Corporate Bond Update

Corporate Bond Update

January 22nd, 2010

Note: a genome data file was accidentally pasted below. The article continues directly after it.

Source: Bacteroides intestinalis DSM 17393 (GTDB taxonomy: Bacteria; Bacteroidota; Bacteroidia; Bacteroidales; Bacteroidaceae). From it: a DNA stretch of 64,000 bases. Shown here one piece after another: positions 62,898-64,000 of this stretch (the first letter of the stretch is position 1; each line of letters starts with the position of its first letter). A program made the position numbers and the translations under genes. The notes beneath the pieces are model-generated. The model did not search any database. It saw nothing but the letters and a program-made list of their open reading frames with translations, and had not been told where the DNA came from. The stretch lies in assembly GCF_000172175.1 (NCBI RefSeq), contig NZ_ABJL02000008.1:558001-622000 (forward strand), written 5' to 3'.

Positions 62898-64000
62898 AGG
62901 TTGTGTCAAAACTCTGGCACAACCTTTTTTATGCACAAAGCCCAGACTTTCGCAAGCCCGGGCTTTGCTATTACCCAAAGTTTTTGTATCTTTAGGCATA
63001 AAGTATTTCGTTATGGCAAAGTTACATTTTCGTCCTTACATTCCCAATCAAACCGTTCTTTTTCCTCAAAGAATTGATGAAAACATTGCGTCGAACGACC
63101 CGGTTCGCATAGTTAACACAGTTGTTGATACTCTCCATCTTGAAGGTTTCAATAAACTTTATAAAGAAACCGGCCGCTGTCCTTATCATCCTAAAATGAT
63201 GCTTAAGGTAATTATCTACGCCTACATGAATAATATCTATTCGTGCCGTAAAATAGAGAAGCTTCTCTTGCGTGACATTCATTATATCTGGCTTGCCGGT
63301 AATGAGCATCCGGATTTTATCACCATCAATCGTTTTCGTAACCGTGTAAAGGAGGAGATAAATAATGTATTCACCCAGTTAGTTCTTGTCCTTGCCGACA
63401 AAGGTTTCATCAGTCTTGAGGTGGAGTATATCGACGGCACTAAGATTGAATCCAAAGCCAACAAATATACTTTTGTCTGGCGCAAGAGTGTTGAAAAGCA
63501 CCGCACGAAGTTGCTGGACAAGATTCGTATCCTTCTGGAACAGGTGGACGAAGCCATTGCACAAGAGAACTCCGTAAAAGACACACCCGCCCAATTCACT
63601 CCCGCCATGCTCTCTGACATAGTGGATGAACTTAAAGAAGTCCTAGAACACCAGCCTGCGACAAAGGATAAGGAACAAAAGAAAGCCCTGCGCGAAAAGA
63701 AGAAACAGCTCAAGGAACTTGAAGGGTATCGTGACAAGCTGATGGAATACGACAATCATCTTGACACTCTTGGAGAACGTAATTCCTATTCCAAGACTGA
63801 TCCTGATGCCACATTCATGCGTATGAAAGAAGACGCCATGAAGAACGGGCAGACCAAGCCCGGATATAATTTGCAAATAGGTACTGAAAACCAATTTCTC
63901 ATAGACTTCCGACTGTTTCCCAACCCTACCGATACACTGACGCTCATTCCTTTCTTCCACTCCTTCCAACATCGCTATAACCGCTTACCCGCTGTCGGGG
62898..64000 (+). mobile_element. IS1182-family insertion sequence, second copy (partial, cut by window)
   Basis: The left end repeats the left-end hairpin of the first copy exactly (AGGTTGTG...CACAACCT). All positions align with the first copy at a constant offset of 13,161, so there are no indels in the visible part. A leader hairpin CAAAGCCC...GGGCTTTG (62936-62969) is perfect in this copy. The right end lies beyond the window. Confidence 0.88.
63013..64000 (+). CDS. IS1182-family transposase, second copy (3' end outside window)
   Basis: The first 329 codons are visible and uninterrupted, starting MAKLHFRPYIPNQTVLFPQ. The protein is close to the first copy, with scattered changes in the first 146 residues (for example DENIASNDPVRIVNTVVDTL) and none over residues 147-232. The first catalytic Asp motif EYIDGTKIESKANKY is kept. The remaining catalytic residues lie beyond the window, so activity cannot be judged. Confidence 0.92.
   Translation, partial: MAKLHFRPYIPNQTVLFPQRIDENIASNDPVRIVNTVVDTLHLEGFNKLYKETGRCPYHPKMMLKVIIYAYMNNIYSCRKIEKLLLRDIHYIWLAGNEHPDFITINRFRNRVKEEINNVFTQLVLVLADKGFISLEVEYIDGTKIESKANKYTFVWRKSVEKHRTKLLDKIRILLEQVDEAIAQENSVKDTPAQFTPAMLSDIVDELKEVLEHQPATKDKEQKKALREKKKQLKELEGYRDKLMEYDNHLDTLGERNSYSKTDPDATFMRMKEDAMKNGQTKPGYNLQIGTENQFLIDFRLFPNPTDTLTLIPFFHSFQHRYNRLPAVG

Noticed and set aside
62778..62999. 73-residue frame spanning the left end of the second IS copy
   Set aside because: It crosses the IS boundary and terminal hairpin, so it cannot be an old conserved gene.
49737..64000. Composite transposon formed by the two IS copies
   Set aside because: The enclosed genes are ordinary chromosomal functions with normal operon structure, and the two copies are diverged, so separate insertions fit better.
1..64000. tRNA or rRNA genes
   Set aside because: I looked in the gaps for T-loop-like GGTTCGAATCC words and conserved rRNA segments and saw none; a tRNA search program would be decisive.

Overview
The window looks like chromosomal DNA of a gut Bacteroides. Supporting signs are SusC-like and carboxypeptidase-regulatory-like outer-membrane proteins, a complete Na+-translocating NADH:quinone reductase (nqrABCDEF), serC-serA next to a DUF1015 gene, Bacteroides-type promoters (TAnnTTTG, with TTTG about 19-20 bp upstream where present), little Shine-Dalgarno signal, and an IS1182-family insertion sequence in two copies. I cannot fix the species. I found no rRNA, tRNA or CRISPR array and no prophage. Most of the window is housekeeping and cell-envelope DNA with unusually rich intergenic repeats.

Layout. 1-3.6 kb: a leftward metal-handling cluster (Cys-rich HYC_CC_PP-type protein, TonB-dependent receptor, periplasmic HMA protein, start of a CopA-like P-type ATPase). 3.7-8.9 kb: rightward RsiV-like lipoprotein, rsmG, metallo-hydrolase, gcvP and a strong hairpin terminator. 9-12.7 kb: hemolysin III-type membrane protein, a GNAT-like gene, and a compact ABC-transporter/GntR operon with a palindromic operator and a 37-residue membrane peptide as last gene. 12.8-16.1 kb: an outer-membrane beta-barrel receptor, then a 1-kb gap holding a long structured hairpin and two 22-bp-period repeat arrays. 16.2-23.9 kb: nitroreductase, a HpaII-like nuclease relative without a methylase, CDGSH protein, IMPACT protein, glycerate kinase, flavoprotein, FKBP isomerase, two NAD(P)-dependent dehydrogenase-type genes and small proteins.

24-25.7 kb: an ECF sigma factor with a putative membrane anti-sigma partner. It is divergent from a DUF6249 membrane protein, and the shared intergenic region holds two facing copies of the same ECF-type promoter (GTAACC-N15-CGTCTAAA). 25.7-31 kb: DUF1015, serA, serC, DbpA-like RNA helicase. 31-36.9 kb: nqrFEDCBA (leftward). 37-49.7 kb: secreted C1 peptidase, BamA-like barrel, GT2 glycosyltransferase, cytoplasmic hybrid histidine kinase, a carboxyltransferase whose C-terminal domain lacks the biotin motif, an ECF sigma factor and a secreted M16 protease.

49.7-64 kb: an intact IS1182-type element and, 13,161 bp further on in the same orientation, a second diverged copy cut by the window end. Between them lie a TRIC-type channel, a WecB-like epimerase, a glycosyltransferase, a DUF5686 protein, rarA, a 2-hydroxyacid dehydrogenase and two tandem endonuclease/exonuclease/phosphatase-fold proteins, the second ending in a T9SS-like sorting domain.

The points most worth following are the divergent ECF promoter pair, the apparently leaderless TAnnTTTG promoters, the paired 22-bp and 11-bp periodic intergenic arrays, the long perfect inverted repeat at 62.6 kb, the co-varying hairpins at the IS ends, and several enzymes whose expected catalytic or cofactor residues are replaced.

The average sterling corporate bond fund returned 16% in 2010 – not the kind of performance anyone would expect from the sector in normal circumstances, but corporate bonds had seen unprecedented falls. Furthermore, there were signs momentum was slowing, as the sector rose just 0.1% in December. Performance ranged from +3.4% to -2.2% between funds. Most now consider the sector at least fair value and some are even suggesting the good times are behind it. The sterling corporate bond index fell 1.05% in December – more than that of the dollar or euro indices – while equity income managers are pointing out the dividend yield on some companies is now higher than their corporate bond yield. For asset allocators that is likely to ensure a preference for equities, which offer the potential for greater capital growth. Certainly retail investors showed a marked preference for equities in November, with corporate bonds only the fourth best-selling sector, well behind the UK All Companies, Cautious Managed and Unclassified sectors. Income investors can still generate a reasonable yield on corporate bonds. At the moment, yields on the majority of sterling corporate bond funds vary between 4% and 6%. While this may not look attractive compared to most equity income funds (which are paying a similar level of yield), it is attractive compared to gilts and cash. The worry is that capital values will drop (and yields rise further) when corporate bonds lose the artificial support of quantitative easing. This issue is not as pressing as it is for the gilt market, but it remains a concern for bond managers. There is also a lot of issuance to digest still as the banks continue to tighten lending so companies are looking to capital markets to raise funds. 2009 was a stunning year for high yield, with the sterling high yield bond sector up 47.37% – a rise that puts it ahead of the majority of equity sectors. It continued its run of form in December, rising 3.2%. Yields in the sector are still attractive with most funds yielding between 7% and 9%. The strategic bond sector was up 23.9% for the year. 2010 contains a lot of unknowns for corporate bonds and it seems unlikely they will match last year’s level of performance. There are almost as many interest rate predictions as there are analysts, though few see rate rises in the developed markets for at least a year. Spreads are still wide relative to history, but these are unusual times. Investors are compensated for downgrade and default risk, though the key question is whether it is enough. Duration will also be an issue. Many managers have protected themselves by going for shorter-dated bonds, but longer-dated bonds are now offering a significant uplift in yield. Getting this call right will be key. Ultimately, it is not the year to be in the hands of an amateur. To find out more about our Investment Portfolios, please call Mark or Clare on 020 7288 6400

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